Limited Rear Headroom
One of the drawbacks of a sporty Estate is the swooping roofline. Here, it diminishes rear headroom.
Mercedes-Benz CLA Class Shooting Brake vs BMW 3 Series Touring v Ford Mondeo Vignale
Let’s see how the car matches up against its rivals in the comparison section of our 2017 Mercedes-Benz CLA Class Shooting Brake review.
Mercedes-Benz CLA Class Shooting Brake vs BMW 3 Series Touring
The new BMW 3 Series Touring Estate boasts solid performance, good economy, and excellent build quality.
The Touring might be considerably bigger than the Saloon variant, but it’s just as sharp. It rides well, handles well, and its steering isn’t too heavy but always feels precise. It offers a good amount of feedback too, and is easily the most accomplished in terms of the way it drives in this class.
In terms of the engines, there is a lot to choose from. The 316d Touring diesel model kicks things off with a bang and returns excellent economy – 64.2mpg to be exact. However, the mid-range 320d Touring diesel offers the best mix of economy and performance. It returns 62.8mpg, and is significantly faster than the entry level model.
The 335d Touring model tops the diesel range. It adds four-wheel-drive, returns 50mpg, and does 0-62 in 4.9 seconds.
The petrol engines are well worth a look, despite their worse economy. The entry level 318i model returns 49.6mpg, does 0-62 in 9.2 seconds, and is a good all-rounder that makes for a reasonably affordable alternative to the diesels.
The 320i model does 0-62 almost two seconds faster, while the high-performance 340i model produces 322bhp, does 0-62 in 5.1 seconds, and sounds in fine voice. It’s going to be the strict reserve of those who want some sports car action, though, and can only return 40mpg at best.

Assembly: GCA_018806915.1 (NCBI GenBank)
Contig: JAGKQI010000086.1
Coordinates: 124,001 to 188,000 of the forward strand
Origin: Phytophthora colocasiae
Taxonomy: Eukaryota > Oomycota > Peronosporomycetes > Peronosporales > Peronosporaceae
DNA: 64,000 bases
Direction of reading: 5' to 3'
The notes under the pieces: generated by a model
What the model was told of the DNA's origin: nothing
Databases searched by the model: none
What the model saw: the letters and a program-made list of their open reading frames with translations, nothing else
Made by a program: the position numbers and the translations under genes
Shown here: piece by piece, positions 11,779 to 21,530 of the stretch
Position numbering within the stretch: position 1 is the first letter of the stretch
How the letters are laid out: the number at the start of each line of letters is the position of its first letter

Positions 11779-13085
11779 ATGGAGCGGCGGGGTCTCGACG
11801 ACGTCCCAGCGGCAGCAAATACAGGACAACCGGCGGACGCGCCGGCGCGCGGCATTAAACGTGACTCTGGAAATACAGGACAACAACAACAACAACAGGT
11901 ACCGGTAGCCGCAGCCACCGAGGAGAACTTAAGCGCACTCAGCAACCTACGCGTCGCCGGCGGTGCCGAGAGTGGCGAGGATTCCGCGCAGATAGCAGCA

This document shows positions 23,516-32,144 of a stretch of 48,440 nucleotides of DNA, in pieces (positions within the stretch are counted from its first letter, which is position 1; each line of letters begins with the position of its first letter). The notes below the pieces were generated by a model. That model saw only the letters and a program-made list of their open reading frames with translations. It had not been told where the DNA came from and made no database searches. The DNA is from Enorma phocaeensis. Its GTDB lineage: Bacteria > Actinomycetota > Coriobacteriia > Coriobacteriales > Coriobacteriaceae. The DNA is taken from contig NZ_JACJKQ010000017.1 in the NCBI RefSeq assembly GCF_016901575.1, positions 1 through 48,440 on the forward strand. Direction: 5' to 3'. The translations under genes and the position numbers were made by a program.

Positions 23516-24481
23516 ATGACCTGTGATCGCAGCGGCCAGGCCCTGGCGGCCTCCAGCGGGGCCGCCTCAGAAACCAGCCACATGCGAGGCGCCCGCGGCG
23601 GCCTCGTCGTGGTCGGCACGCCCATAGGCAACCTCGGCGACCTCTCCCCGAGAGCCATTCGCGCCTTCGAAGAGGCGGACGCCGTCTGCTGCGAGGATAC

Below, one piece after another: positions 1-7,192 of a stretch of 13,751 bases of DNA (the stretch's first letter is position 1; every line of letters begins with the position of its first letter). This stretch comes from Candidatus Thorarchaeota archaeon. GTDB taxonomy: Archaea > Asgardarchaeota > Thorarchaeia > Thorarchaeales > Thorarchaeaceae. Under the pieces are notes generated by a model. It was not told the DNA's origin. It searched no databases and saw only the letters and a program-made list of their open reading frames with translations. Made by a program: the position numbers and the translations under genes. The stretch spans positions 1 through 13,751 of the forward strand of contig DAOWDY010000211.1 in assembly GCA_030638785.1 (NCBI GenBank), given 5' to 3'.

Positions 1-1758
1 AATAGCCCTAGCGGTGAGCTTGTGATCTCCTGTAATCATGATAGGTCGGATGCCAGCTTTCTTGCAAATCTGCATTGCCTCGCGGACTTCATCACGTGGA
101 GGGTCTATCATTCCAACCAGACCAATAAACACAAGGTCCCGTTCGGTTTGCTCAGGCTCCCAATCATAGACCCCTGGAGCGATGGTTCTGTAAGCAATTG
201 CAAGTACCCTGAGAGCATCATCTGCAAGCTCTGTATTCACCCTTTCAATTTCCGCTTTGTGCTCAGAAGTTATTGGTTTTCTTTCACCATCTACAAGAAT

Insurance-wise, you’re either going to pay a small fortune or you’ll get away with an affordable deal. It just depends which model you go for. The smallest diesel engine sits in insurance group 16, while the range-topping petrol occupies group 40.
Inside, the 3 Series Touring is nicely put together. Everything feels robust and built to last, and we reckon it will still look and feel pleasant after three years of ownership. The iDrive infotainment system is all present and correct, but to unlock more functions you will need to splash out on a few optional extras.
Comfort is good for all five people who sit in the 3 Series Touring, with the BMW able to cushion you from Britain’s battered roads. Opt for the more expensive Sport models and you’ll also benefit from more driving modes that enhance comfort even more.
Practicality is good. Its 495-litre boot is the same size as the Mercedes, and can be extended to 1,500-litres by folding down the rear seats. It comes with a split-opening powered lid, which will prove its use whenever your hands are full.
It’s easy enough for the driver to get into the right position, thanks to plenty of adjustment, while storage spaces include cubbies and bins here, there and everywhere.